Small Space Living for Beginners

small space living

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You love the look, you love the location—but you’re not sure about the size.

With micro condos—condos under 500 square feet—making up five percent of new Toronto condos for 2014 and minimalist living so trendy whole apartment blogs are devoted to it, renters who want a more affordable downtown lifestyle and empty nesters downsizing into condominiums are looking at living smaller.

Just like with any lifestyle change, there are tips and tricks to get the most out of small space living—and to decide if that beautifully located smaller unit is destined to be your next home.  If you’re considering a smaller space to grab that gorgeous location, here are some ways to make that choice a win-win situation.

Every wall is a resource

What’s that, up in the sky?  It’s your wall space, and when you’re living in a small space condominium, it’s one of your best resources.  Instead of just a flat expanse, your walls are an opportunity to create storage—and decorative character—without using up floor space, and embracing that opportunity is key to a cozy small space home.

Check out wall-mounted floating shelves, pegboards for keys or kitchen supplies, and hanging planters to expand your available storage and living space—all of them standards at stores like Ikea, who have been in the European mindset of compact and elegant living for decades.  With your mason jars of marmalade or favourite reads doing double duty as wall décor, you don’t just create a living space that’s organized and tidy, but also an amazing expression of what’s important to you.

Use a zone defence

Especially if your new space is an open-concept unit, splitting up a small space condominium into defined “rooms” is a massive plus.  Just because there isn’t a wall standing between that kitchen and living room, it doesn’t mean you can’t create an internal sense of use and space—which is key to creating an organized, purposeful home instead of feeling like you’re living in a multipurpose room.

Cluster objects that belong to one particular use in one area—your clothes and towels near your bed, your DVD collection away from the kitchen—and keep activities in their designated space.  Face the back of your sofa away to create the line of your living room, and see how quickly those invisible walls come up and make your space feel larger and more versatile.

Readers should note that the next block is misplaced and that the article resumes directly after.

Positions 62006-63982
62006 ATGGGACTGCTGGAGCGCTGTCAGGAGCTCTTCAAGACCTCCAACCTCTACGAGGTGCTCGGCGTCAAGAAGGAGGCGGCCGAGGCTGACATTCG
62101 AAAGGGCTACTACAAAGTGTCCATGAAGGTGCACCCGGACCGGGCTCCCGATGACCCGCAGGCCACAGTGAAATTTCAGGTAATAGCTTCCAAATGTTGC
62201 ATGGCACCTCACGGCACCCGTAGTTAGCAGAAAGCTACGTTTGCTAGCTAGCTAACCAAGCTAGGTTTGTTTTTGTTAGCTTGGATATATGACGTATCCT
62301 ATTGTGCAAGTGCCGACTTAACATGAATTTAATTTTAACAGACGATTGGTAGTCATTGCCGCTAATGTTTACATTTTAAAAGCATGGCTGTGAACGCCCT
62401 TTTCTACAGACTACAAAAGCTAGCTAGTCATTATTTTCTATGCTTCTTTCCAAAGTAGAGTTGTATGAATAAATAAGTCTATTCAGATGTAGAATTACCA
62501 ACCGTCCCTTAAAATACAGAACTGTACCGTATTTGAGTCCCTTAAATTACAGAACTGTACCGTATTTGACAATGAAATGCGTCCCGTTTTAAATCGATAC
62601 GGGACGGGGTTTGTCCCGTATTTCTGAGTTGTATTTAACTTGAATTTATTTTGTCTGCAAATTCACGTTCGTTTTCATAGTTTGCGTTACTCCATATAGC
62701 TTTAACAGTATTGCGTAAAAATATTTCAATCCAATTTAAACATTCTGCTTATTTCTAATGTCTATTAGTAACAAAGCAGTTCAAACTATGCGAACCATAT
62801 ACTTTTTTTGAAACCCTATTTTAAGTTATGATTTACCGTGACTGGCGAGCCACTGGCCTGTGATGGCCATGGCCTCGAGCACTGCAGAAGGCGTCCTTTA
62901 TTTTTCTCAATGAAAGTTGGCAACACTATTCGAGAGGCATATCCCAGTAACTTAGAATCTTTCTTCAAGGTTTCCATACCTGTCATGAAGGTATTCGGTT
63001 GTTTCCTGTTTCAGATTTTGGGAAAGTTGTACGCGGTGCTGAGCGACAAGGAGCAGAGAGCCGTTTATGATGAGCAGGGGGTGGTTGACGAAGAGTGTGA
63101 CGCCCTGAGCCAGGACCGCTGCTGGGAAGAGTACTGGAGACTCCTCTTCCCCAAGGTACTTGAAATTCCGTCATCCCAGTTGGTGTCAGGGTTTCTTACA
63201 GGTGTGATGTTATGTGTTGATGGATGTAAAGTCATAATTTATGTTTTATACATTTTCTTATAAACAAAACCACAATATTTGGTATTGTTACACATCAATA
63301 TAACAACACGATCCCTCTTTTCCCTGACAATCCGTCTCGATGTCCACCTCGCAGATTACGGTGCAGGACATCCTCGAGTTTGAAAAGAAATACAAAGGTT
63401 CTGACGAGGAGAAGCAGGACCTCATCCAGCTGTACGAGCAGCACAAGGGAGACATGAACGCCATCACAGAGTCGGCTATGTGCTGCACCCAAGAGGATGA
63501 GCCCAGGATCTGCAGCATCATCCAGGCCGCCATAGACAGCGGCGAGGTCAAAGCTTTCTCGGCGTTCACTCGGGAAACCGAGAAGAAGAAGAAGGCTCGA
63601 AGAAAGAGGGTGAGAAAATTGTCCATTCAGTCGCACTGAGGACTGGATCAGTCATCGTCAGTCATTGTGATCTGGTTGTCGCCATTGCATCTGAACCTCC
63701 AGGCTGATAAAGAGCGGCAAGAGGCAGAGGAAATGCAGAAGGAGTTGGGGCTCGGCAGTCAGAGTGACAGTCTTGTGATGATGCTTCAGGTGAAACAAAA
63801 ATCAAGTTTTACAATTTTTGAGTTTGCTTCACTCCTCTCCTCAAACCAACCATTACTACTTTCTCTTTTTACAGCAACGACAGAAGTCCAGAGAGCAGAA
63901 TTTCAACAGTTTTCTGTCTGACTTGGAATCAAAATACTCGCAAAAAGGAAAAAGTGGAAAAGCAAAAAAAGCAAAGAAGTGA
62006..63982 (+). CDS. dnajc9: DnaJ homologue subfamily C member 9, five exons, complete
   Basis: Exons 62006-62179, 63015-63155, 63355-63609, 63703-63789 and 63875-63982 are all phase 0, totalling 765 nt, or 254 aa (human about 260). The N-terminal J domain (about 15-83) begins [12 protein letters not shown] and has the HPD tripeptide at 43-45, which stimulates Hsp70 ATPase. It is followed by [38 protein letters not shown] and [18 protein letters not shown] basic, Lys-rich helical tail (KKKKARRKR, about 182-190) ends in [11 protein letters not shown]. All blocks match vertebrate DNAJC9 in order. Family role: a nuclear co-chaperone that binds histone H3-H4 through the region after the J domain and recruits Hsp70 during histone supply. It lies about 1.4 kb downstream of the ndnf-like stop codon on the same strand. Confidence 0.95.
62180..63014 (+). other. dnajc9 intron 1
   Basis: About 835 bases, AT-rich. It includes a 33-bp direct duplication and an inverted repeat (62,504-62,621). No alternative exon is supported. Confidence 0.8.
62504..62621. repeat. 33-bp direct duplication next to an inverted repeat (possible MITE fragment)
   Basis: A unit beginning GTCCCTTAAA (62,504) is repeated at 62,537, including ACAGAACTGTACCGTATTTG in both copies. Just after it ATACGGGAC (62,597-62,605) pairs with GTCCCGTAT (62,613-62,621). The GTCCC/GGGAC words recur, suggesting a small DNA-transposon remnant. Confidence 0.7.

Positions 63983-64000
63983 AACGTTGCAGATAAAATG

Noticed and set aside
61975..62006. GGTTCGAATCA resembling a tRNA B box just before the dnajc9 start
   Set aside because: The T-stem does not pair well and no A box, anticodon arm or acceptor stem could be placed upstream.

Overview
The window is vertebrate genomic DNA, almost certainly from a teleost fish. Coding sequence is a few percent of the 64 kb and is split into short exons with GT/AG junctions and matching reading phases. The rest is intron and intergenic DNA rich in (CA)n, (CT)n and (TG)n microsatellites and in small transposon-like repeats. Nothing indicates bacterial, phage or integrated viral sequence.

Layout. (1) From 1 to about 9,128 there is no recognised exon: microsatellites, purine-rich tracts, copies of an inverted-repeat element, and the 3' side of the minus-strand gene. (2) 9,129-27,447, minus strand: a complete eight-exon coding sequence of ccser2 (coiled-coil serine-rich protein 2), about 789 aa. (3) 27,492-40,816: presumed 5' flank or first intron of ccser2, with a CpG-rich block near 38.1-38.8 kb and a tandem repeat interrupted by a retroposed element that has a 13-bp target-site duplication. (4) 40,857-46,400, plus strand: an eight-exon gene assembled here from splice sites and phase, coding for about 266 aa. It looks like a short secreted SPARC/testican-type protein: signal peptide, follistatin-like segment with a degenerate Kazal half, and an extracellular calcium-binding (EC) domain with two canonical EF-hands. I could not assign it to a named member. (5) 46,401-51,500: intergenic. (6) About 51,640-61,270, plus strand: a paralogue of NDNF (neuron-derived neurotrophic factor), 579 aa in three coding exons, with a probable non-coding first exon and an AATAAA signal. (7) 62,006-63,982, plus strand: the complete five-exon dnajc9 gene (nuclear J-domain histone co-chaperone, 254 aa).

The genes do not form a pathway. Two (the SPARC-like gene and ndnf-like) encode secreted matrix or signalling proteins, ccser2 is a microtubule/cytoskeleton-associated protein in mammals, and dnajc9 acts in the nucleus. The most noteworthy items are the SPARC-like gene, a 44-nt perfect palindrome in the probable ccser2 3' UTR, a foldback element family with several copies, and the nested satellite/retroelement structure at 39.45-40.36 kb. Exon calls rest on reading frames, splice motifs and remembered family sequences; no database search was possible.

If you’d rather have a physical boundary, invest in a few rice paper screens to let you open, close, and alter the boundaries of your space.  They’re easily portable, moveable, classy—and make great window coverings for a glass-walled condo space.

Think modular

Thinking vertical doesn’t just apply to your walls in a small space living situation: When it comes to storage, go up, go stackable, and go modular to get the very most out of what you’ve got.

If you’ve ever wondered what those perennial baskets and brightly coloured bins at furniture stores are for, this is when they’ll make subdividing and organizing your space a snap.  Pick up a few baskets and an adjustable frame, and you can turn a cramped space below your bathroom sink into an organized, multi-drawer, flexible storage space for all the toiletries and cleaning supplies you need.  Add a few baskets or decorative boxes to a floating shelf and a wall-mounted mirror, and voila: You’ve got a dressing table and vanity.

Likewise, small adjustments such as a slightly higher bed frame, paired with some right-height storage bins, can let you store your entire off-season’s worth of clothes and coats out of sight and switch them as the fall or spring come in.  Alternately, many condo-sized furniture stores sell hutch units designed to fit over a toilet tank, so you can include automatic shelving in your bathroom for towels and toiletries.

Size your furniture to the space

One of the great secrets of enjoying small space living is to not let your furniture dwarf the space: keep your shelves and tables in proportion to the floor space you have, instead of letting them crowd the room.

It’s easier to downsize furniture than we think: While that bruiser of a home office desk might be solid, it’s a terrible trial to move, and a Victorian cylinder desk or old-style writing desk will handle most modern computers easily—and have the added advantage of not letting papers, half-finished projects, and mental debris pile up in your work area.

Get outside

Toronto, especially in winter, can be an isolating city.  Small space living inspires—and sometimes requires—you to get outside and use this city in a way that really shows off its best side: as your outdoor living room.

Find out where your local library is, and hang out in their cozy chairs with a new book or your laptop.  Instead of having friends over for lunch, take a Sunday picnic together to your local public park.  If you’re a freelancer, investigate your neighbourhood for one of Toronto’s ever-increasing co-working options, and take advantage of their cheap office space, new professional and social connections, and plentiful caffeine.  Skip the TV and see a live set at your local venue or a classic movie at one of Toronto’s indie theatres.  Go to a free talk or storytelling night.

The wonderful thing about living in a city like Toronto is the wealth of things to do, and the connections we can make.  Making our home in our community is one of the best parts of small space living, and it’s the most compelling argument for trading in that extra bathroom for an impetus to live every day in your neighbourhood.